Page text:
As the largest peninsula of the Adriatic Sea, Istria is a unique destination that just must be visited and experienced.



Istria has had a long tradition and culture that has left behind many preserved archaeological, cultural and historical monuments of various ethnic groups and from different eras, some of which are under UNESCO’s patronage. The Roman Arena in Pula, Euphrasian Basilica in Poreč, the old town of Rovinj or the Islands of Brijuni are only a small part of rich Istrian heritage….

There are vineyards, fields, olive groves, medieval forts, castles and towns and villages that intertwine with the traditional architecture that perfectly fits into its beautiful natural surroundings.

Istria is famous for its cuisine, rich with traditional flavours reflecting the historical, geographic and climatic characteristics of the peninsula. The interior of Istria hides many taverns and wine cellars, where you can experience the authentic atmosphere and taste traditional local dishes paired with local wines such as Malvasia, Teran and Refošk or famous dessert wine - Muscat.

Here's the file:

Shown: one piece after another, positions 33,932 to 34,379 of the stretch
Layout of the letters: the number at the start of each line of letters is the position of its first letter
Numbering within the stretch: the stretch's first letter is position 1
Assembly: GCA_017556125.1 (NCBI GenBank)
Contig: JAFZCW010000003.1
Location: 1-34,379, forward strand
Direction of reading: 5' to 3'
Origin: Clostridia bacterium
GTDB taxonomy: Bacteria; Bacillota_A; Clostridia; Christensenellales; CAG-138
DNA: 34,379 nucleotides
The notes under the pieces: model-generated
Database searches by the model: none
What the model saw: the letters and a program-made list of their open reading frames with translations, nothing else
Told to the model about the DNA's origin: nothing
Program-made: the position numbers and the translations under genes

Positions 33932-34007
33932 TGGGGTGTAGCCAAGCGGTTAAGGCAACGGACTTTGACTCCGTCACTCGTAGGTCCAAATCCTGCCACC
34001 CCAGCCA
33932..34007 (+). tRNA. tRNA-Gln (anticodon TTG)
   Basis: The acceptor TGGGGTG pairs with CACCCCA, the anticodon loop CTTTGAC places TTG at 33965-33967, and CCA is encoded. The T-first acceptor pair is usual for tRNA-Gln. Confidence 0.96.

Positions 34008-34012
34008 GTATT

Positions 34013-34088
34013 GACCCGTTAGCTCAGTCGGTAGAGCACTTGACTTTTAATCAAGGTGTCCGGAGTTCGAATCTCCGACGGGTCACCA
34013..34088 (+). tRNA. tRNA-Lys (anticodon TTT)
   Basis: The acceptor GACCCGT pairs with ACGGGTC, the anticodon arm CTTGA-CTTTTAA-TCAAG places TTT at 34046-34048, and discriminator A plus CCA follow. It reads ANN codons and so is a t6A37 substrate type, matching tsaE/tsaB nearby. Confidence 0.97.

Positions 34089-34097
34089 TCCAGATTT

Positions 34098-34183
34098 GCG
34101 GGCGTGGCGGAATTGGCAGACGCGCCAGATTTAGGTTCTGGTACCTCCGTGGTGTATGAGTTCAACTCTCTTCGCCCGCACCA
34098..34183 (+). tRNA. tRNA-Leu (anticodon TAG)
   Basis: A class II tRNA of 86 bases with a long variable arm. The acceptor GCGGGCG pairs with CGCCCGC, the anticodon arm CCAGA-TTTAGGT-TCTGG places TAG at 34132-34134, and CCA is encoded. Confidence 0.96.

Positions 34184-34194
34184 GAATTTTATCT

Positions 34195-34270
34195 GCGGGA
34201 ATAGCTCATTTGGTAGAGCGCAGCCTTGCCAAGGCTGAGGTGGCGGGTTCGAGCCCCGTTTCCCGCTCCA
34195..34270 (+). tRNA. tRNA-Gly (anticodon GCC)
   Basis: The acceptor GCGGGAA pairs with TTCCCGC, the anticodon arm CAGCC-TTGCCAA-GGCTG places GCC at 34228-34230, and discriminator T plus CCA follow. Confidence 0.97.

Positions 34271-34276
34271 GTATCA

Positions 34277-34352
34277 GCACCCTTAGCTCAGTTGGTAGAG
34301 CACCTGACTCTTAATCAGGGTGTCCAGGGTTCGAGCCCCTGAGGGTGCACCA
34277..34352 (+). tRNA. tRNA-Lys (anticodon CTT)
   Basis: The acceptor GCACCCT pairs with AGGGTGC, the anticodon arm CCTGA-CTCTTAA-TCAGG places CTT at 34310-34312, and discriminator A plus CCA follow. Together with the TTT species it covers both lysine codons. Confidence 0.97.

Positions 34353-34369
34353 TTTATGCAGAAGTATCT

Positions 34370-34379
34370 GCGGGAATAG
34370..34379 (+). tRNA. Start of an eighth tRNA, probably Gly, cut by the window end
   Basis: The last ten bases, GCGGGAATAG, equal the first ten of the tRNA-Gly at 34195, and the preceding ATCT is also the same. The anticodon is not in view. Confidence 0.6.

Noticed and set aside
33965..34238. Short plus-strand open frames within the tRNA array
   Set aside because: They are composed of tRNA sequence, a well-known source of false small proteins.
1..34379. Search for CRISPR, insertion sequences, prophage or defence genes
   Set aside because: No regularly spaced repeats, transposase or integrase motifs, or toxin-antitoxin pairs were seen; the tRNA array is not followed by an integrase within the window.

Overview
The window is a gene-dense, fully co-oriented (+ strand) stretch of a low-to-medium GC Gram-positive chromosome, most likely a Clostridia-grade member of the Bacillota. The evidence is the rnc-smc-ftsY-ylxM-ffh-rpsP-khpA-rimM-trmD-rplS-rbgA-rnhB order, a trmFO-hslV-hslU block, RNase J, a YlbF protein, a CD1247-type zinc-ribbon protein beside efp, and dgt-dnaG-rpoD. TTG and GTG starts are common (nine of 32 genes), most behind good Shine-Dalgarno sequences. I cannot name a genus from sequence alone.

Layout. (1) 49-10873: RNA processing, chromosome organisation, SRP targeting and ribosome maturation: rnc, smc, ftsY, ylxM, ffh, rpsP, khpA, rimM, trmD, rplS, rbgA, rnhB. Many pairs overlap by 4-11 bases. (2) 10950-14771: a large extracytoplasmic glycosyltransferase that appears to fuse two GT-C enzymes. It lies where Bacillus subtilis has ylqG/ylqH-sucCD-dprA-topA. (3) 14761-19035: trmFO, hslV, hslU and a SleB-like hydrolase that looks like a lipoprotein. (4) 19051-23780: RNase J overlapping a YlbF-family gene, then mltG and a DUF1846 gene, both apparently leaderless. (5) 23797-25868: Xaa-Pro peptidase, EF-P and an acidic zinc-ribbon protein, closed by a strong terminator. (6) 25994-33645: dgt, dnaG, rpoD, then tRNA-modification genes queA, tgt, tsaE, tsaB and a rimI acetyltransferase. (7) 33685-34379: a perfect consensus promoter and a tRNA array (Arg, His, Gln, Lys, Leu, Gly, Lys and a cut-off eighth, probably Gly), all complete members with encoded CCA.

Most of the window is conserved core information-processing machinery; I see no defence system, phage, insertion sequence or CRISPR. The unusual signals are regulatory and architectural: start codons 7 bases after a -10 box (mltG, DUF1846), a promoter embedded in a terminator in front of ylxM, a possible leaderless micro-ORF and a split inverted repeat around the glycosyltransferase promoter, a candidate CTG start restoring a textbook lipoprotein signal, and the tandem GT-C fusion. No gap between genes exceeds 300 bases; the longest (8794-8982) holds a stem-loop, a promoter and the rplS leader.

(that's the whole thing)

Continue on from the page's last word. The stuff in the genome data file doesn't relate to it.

Olives have been grown in Istria from the times of the Ancient Greeks and Romans. Istrian olive oils are considered to be some of the best in the world, and they can be tasted in numerous oil mills and taverns across the peninsula.

The climate is mild, Mediterranean, with warm and dry summers and mild and pleasant winters. There is an average of 2.338 hours of sunshine a year and 10 hours of sunshine a day during the summer. The average air temperature during the coldest part of the year is 6°C and up to 30°C in the summer months.

The lowest sea temperatures are recorded in March, and the highest in August, reaching up to 25°C.

Most beaches in Istria are rocky or pebble beaches, with sandy parts and lush Mediterranean vegetation all the way to the sea.  

More info